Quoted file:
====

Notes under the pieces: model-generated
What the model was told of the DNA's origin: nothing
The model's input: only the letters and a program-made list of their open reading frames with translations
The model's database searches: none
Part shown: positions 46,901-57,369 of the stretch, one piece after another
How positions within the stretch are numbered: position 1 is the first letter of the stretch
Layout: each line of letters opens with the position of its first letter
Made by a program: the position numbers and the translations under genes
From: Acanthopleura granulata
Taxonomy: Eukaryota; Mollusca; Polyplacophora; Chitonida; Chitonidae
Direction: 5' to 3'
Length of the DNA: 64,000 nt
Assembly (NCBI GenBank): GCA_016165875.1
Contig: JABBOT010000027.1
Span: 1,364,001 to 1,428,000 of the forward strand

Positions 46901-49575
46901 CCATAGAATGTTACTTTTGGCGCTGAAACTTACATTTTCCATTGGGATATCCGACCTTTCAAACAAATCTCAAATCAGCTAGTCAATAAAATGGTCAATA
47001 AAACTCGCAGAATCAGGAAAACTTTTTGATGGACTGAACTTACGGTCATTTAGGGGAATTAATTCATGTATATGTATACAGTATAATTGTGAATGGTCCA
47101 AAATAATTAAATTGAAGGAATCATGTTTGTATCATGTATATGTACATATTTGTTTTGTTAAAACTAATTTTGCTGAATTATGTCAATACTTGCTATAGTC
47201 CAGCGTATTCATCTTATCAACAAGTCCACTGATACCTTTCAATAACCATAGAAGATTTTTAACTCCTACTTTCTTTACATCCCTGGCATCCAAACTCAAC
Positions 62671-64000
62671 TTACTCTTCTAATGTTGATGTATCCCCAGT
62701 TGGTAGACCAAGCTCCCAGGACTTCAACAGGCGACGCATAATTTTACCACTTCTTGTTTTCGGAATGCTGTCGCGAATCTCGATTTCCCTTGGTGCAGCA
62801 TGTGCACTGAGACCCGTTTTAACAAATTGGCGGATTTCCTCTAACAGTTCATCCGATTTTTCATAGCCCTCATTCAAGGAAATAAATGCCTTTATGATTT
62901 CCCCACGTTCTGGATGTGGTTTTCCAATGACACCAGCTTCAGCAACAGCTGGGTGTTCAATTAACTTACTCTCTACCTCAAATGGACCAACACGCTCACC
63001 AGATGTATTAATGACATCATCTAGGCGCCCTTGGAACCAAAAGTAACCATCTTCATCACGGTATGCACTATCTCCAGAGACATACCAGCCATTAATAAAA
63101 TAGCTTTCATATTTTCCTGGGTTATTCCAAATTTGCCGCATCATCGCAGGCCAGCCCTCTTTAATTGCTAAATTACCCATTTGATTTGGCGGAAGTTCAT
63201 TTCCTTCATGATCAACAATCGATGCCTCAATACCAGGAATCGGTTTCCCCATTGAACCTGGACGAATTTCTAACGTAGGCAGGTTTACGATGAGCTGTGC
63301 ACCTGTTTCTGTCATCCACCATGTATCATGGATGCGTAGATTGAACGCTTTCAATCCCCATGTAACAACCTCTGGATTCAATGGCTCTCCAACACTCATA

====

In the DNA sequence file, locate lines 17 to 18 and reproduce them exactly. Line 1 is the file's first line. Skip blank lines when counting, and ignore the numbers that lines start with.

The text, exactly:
46901 CCATAGAATGTTACTTTTGGCGCTGAAACTTACATTTTCCATTGGGATATCCGACCTTTCAAACAAATCTCAAATCAGCTAGTCAATAAAATGGTCAATA
47001 AAACTCGCAGAATCAGGAAAACTTTTTGATGGACTGAACTTACGGTCATTTAGGGGAATTAATTCATGTATATGTATACAGTATAATTGTGAATGGTCCA